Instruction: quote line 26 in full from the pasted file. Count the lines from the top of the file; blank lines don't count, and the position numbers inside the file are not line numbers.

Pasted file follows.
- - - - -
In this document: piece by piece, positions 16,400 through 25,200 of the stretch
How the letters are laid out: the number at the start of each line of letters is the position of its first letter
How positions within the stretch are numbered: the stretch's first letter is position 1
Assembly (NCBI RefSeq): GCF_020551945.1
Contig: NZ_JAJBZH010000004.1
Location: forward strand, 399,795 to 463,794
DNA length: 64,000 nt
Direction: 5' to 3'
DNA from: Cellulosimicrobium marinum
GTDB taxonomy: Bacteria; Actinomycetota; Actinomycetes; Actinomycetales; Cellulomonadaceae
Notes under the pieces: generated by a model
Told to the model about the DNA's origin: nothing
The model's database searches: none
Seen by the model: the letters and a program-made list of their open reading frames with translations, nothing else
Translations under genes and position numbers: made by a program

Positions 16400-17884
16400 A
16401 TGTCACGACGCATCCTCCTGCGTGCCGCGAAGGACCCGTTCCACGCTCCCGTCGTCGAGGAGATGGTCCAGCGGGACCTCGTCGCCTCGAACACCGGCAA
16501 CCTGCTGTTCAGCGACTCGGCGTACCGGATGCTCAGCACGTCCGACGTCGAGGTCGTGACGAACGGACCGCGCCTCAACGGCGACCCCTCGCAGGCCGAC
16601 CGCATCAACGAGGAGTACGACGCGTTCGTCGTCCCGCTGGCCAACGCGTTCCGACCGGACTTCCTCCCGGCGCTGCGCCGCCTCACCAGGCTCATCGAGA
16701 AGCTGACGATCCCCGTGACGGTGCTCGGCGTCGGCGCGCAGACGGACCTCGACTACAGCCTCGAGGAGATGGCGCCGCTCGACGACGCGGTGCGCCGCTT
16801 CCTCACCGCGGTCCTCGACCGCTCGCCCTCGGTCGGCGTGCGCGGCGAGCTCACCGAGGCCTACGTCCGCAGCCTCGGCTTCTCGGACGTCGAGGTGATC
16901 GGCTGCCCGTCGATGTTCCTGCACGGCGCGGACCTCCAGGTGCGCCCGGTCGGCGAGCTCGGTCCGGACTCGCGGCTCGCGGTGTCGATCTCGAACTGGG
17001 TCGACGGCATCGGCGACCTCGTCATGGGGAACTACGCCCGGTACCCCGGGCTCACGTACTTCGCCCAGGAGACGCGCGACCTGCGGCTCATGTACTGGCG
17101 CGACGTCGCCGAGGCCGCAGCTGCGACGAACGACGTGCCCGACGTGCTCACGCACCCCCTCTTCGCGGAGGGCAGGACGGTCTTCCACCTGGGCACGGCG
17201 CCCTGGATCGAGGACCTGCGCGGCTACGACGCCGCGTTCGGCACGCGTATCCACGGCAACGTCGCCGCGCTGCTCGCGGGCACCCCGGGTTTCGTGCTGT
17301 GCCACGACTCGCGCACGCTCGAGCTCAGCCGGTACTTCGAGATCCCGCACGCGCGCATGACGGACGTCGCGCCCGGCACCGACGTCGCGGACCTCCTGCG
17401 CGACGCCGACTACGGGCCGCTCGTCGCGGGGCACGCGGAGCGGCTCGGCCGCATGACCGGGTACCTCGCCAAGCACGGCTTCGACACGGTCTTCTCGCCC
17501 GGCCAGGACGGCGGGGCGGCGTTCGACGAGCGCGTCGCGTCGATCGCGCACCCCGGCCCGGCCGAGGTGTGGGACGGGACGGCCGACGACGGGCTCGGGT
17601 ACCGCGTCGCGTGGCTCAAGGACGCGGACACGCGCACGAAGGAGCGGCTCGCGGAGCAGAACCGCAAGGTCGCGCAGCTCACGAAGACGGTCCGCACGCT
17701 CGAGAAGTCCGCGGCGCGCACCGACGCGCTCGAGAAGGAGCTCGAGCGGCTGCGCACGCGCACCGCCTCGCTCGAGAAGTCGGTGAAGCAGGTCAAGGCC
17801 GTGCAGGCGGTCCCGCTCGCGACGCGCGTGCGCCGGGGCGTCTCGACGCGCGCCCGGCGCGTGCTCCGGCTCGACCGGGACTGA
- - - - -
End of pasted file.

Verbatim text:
17201 CCCTGGATCGAGGACCTGCGCGGCTACGACGCCGCGTTCGGCACGCGTATCCACGGCAACGTCGCCGCGCTGCTCGCGGGCACCCCGGGTTTCGTGCTGT